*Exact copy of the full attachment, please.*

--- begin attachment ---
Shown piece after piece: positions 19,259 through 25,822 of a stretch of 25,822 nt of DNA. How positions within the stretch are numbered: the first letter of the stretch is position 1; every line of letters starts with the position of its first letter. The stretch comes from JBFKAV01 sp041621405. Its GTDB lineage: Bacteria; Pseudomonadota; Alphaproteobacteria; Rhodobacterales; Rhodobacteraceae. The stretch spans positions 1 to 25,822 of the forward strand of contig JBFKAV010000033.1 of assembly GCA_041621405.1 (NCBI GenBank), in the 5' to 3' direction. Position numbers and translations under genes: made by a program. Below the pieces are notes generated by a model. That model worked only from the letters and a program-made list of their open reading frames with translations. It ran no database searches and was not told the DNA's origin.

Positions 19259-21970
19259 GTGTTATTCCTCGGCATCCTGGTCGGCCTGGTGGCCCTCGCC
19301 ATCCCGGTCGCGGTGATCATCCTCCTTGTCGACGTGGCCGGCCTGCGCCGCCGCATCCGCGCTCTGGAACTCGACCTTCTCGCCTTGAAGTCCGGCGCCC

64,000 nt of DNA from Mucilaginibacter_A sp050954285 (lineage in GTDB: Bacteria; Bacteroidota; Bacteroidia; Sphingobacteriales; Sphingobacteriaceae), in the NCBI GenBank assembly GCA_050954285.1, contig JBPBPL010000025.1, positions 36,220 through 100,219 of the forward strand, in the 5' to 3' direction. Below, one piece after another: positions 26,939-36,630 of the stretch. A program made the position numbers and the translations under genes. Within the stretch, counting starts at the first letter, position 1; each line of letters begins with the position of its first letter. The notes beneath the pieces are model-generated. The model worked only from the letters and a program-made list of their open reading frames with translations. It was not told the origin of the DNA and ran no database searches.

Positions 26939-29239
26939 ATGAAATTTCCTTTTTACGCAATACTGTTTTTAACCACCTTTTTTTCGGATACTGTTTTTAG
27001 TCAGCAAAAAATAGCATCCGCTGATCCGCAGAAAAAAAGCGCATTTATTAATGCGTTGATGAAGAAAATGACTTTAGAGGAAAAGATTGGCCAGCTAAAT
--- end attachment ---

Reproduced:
Shown piece after piece: positions 19,259 through 25,822 of a stretch of 25,822 nt of DNA. How positions within the stretch are numbered: the first letter of the stretch is position 1; every line of letters starts with the position of its first letter. The stretch comes from JBFKAV01 sp041621405. Its GTDB lineage: Bacteria; Pseudomonadota; Alphaproteobacteria; Rhodobacterales; Rhodobacteraceae. The stretch spans positions 1 to 25,822 of the forward strand of contig JBFKAV010000033.1 of assembly GCA_041621405.1 (NCBI GenBank), in the 5' to 3' direction. Position numbers and translations under genes: made by a program. Below the pieces are notes generated by a model. That model worked only from the letters and a program-made list of their open reading frames with translations. It ran no database searches and was not told the DNA's origin.

Positions 19259-21970
19259 GTGTTATTCCTCGGCATCCTGGTCGGCCTGGTGGCCCTCGCC
19301 ATCCCGGTCGCGGTGATCATCCTCCTTGTCGACGTGGCCGGCCTGCGCCGCCGCATCCGCGCTCTGGAACTCGACCTTCTCGCCTTGAAGTCCGGCGCCC

64,000 nt of DNA from Mucilaginibacter_A sp050954285 (lineage in GTDB: Bacteria; Bacteroidota; Bacteroidia; Sphingobacteriales; Sphingobacteriaceae), in the NCBI GenBank assembly GCA_050954285.1, contig JBPBPL010000025.1, positions 36,220 through 100,219 of the forward strand, in the 5' to 3' direction. Below, one piece after another: positions 26,939-36,630 of the stretch. A program made the position numbers and the translations under genes. Within the stretch, counting starts at the first letter, position 1; each line of letters begins with the position of its first letter. The notes beneath the pieces are model-generated. The model worked only from the letters and a program-made list of their open reading frames with translations. It was not told the origin of the DNA and ran no database searches.

Positions 26939-29239
26939 ATGAAATTTCCTTTTTACGCAATACTGTTTTTAACCACCTTTTTTTCGGATACTGTTTTTAG
27001 TCAGCAAAAAATAGCATCCGCTGATCCGCAGAAAAAAAGCGCATTTATTAATGCGTTGATGAAGAAAATGACTTTAGAGGAAAAGATTGGCCAGCTAAAT